After a global walkout by over 20,000 employees last week, Google has apologised for the past handling of sexual harassment cases while promising to bring changes to make the company a safer workplace. "We recognise that we have not always gotten everything right in the past and we are sincerely sorry for that," Google CEO Sundar Pichai wrote in a note to employees on Thursday. The walkout by Google employees was in protest against sexual harassment at the company and its improper handling of sexual misbehaviour allegations against top executives.
Google CEO Sundar Pichai claimed in an interview with the New York Times, Thursday, that “Technology doesn’t solve humanity’s problems,” and defended Google’s cooperation with authoritarian governments.
“You know, we deliberate about things a lot more, and we are more thoughtful about what we do. But there’s a deeper thing here, which is: Technology doesn’t solve humanity’s problems. It was always naïve to think so,” he continued. “Technology is an enabler, but humanity has to deal with humanity’s problems. I think we’re both over-reliant on technology as a way to solve things and probably, at this moment, over-indexing on technology as a source of all problems, too” Sundar Pichai told in the interview.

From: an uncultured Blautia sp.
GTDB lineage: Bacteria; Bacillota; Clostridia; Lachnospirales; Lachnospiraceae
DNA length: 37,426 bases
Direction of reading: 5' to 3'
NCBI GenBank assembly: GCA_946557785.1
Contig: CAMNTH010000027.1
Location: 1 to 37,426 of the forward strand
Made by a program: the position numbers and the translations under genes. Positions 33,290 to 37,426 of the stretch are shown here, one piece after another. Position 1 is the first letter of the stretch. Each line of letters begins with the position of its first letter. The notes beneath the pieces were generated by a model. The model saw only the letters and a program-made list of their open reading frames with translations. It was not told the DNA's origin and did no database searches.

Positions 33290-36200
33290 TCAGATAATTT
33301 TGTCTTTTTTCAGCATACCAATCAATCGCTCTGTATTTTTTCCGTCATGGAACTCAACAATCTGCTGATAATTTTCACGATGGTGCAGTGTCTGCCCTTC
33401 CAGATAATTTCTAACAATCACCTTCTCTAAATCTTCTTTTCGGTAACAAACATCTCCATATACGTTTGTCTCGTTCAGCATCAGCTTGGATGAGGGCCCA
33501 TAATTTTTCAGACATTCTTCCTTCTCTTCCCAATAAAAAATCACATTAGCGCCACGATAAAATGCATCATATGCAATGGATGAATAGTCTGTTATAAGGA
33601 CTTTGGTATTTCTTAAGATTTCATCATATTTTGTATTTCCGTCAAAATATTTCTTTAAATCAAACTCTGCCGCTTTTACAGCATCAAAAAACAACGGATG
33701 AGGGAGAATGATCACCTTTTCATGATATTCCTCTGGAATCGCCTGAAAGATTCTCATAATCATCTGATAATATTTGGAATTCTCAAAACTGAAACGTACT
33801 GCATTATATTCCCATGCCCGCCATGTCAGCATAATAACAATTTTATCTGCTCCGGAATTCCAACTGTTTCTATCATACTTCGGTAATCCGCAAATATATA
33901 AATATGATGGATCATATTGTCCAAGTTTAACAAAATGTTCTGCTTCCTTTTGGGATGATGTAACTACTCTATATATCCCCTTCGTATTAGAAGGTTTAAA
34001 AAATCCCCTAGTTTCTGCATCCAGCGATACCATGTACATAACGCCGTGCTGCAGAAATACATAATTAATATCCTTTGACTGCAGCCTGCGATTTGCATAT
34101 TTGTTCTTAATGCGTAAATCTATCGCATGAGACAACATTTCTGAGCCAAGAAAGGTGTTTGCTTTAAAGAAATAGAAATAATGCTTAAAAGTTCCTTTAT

Pichai helped develop the company’s browser, Chrome, and in 2014 he took over product, engineering and research efforts for the company’s products and platforms, including search, ads and Android. He was made chief executive in 2015, and joined the board of Alphabet, Google’s parent, last year.
On the debate around Google's expected return to China with what is believed would be a heavily censored search engine, Pichai said, "One of the things that’s not well understood, I think, is that we operate in many countries where there is censorship. When we follow “right to be forgotten” laws, we are censoring search results because we’re complying with the law. I’m committed to serving users in China. Whatever form it takes, I actually don’t know the answer. It’s not even clear to me that search in China is the product we need to do today."